As I climb down the rocky bank to the water, I notice some exposed eel grass. With the tide heading out I tie on a weedless swimbait, take a long cast up current, and begin a slow retrieve anticipating the bass following my lure back to the shoreline. It’s almost dark now and all my senses are heightened. I can feel every blade of eel grass as my lure passes over it. I envision this stealth predator waiting to ambush its prey, its spotted camouflage stripes blending perfectly into the eel grass like the dark stripes of a tiger masking its silhouette as it slowly stalks its prey through tall grass. I’m cranking the reel methodically when suddenly my swimbait gets slammed. The hit is so hard it shoots up my rod like lighting as the bass rips line out. The thrill of that first bump, hit, and initial hook up never gets old. That’s how I ended up addicted to chasing bass down as often as possible. In my eyes, pound for pound, spotted bay bass fight harder than other bass in their class. Battling an average 1–3 pound spotty on light tackle can be really exciting. Like all fishing, though, there are always going to be days that are slow but generally speaking when you target spotted bay bass you’ll catch a higher number fish, which is super satisfying. This species of bass is primarily targeted as catch and release. So in this time of prevalent digital media, when you document and post your personal best catches make sure not to reveal any recognizable landmarks in your photos or your favorite spots might become pressured by other anglers.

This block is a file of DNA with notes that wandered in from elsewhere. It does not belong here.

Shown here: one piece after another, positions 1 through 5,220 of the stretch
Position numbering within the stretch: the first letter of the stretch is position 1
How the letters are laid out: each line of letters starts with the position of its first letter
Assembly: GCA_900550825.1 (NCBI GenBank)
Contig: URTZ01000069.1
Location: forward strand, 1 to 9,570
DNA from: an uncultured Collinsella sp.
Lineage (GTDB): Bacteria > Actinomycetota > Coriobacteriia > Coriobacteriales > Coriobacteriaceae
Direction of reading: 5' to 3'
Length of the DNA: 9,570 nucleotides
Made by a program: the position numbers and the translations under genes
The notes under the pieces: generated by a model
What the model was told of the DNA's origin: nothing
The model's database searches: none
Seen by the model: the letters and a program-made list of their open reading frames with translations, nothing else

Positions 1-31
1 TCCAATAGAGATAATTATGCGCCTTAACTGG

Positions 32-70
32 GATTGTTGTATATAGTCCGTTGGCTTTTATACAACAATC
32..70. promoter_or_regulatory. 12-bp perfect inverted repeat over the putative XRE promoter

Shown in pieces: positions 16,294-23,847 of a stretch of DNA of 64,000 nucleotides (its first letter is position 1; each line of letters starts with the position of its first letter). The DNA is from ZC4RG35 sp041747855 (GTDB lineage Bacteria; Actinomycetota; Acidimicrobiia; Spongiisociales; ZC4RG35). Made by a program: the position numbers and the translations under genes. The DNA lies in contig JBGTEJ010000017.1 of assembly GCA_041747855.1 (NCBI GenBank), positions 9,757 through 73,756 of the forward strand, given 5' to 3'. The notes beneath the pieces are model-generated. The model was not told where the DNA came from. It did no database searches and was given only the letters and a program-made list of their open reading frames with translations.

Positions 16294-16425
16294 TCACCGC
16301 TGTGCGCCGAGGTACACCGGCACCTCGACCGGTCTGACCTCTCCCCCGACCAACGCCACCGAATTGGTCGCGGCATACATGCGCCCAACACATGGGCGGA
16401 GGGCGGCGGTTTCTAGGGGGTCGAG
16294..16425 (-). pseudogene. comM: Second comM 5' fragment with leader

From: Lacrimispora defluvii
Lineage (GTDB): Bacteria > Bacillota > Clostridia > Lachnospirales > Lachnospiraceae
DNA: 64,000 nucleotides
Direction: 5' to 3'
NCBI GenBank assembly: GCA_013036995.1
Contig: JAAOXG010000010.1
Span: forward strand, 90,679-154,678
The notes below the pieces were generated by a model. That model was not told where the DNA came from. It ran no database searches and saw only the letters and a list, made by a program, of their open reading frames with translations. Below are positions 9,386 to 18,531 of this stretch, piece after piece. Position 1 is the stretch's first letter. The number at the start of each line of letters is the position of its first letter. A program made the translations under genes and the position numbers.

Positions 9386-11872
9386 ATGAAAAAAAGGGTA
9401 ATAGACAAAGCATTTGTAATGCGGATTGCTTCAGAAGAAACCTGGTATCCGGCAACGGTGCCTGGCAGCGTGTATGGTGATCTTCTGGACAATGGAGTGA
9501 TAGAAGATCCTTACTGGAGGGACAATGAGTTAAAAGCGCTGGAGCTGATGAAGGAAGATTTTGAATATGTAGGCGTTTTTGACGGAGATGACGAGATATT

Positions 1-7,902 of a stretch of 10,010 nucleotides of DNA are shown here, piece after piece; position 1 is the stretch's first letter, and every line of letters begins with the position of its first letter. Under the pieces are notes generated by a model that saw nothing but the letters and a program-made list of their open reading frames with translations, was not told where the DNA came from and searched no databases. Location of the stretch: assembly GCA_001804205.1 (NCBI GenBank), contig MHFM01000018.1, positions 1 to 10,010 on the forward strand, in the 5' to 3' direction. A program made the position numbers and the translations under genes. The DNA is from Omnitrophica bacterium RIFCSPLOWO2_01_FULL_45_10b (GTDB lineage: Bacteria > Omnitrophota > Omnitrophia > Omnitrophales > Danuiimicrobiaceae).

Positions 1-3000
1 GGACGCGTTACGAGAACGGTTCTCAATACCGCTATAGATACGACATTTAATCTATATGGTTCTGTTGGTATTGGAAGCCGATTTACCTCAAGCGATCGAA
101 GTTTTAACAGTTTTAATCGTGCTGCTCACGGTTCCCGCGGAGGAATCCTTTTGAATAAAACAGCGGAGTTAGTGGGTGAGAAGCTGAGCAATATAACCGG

When I was learning how to fish this Southern California fishery, I devoted 5 years to exclusively fishing spotted bay bass. It was the perfect game fish to hone my skills and techniques while experimenting with different types of lures and retrieves. Then I transferred what I learned in the bays and stepped it up to the kelp beds for a bigger class of bass like calicos. The other great thing about these spotted bay bass is that you can take your general knowledge of fresh water bass fishing and use those same techniques and lures in saltwater. Lures, like swimbaits, creature baits, grubs, slugs, spinner baits, crank baits, and umbrella rigs, all work in different scenarios. In essence bass are bass no matter how you slice it. Spotted bass are ambush predators and eat a wide variety of bait fish in the bay, like sardines, smelt, grunion, mackerel, red tuna crabs, razor clams, and ghost shrimp. When bass are feeding heavily and you catch one, a lot of times they cough up what they were just eating, so take note and match the hatch.